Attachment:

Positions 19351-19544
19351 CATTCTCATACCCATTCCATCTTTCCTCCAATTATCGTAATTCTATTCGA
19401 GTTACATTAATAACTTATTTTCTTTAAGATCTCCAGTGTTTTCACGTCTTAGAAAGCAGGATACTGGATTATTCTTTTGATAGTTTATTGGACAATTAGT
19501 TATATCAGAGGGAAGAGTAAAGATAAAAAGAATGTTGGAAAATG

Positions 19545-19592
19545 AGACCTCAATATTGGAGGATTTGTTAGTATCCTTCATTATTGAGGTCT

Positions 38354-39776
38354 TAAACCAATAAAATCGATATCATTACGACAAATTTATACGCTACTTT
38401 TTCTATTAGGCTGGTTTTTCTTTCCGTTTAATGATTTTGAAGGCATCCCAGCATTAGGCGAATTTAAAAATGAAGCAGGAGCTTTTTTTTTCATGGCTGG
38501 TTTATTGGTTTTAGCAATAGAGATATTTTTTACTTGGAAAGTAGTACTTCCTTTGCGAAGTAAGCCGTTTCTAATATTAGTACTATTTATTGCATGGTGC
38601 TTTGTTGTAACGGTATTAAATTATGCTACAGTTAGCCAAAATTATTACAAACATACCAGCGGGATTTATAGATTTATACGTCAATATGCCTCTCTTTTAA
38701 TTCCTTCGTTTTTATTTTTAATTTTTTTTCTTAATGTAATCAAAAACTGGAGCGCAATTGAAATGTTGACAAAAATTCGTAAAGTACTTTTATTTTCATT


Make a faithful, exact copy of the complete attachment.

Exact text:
Positions 19351-19544
19351 CATTCTCATACCCATTCCATCTTTCCTCCAATTATCGTAATTCTATTCGA
19401 GTTACATTAATAACTTATTTTCTTTAAGATCTCCAGTGTTTTCACGTCTTAGAAAGCAGGATACTGGATTATTCTTTTGATAGTTTATTGGACAATTAGT
19501 TATATCAGAGGGAAGAGTAAAGATAAAAAGAATGTTGGAAAATG

Positions 19545-19592
19545 AGACCTCAATATTGGAGGATTTGTTAGTATCCTTCATTATTGAGGTCT

Positions 38354-39776
38354 TAAACCAATAAAATCGATATCATTACGACAAATTTATACGCTACTTT
38401 TTCTATTAGGCTGGTTTTTCTTTCCGTTTAATGATTTTGAAGGCATCCCAGCATTAGGCGAATTTAAAAATGAAGCAGGAGCTTTTTTTTTCATGGCTGG
38501 TTTATTGGTTTTAGCAATAGAGATATTTTTTACTTGGAAAGTAGTACTTCCTTTGCGAAGTAAGCCGTTTCTAATATTAGTACTATTTATTGCATGGTGC
38601 TTTGTTGTAACGGTATTAAATTATGCTACAGTTAGCCAAAATTATTACAAACATACCAGCGGGATTTATAGATTTATACGTCAATATGCCTCTCTTTTAA
38701 TTCCTTCGTTTTTATTTTTAATTTTTTTTCTTAATGTAATCAAAAACTGGAGCGCAATTGAAATGTTGACAAAAATTCGTAAAGTACTTTTATTTTCATT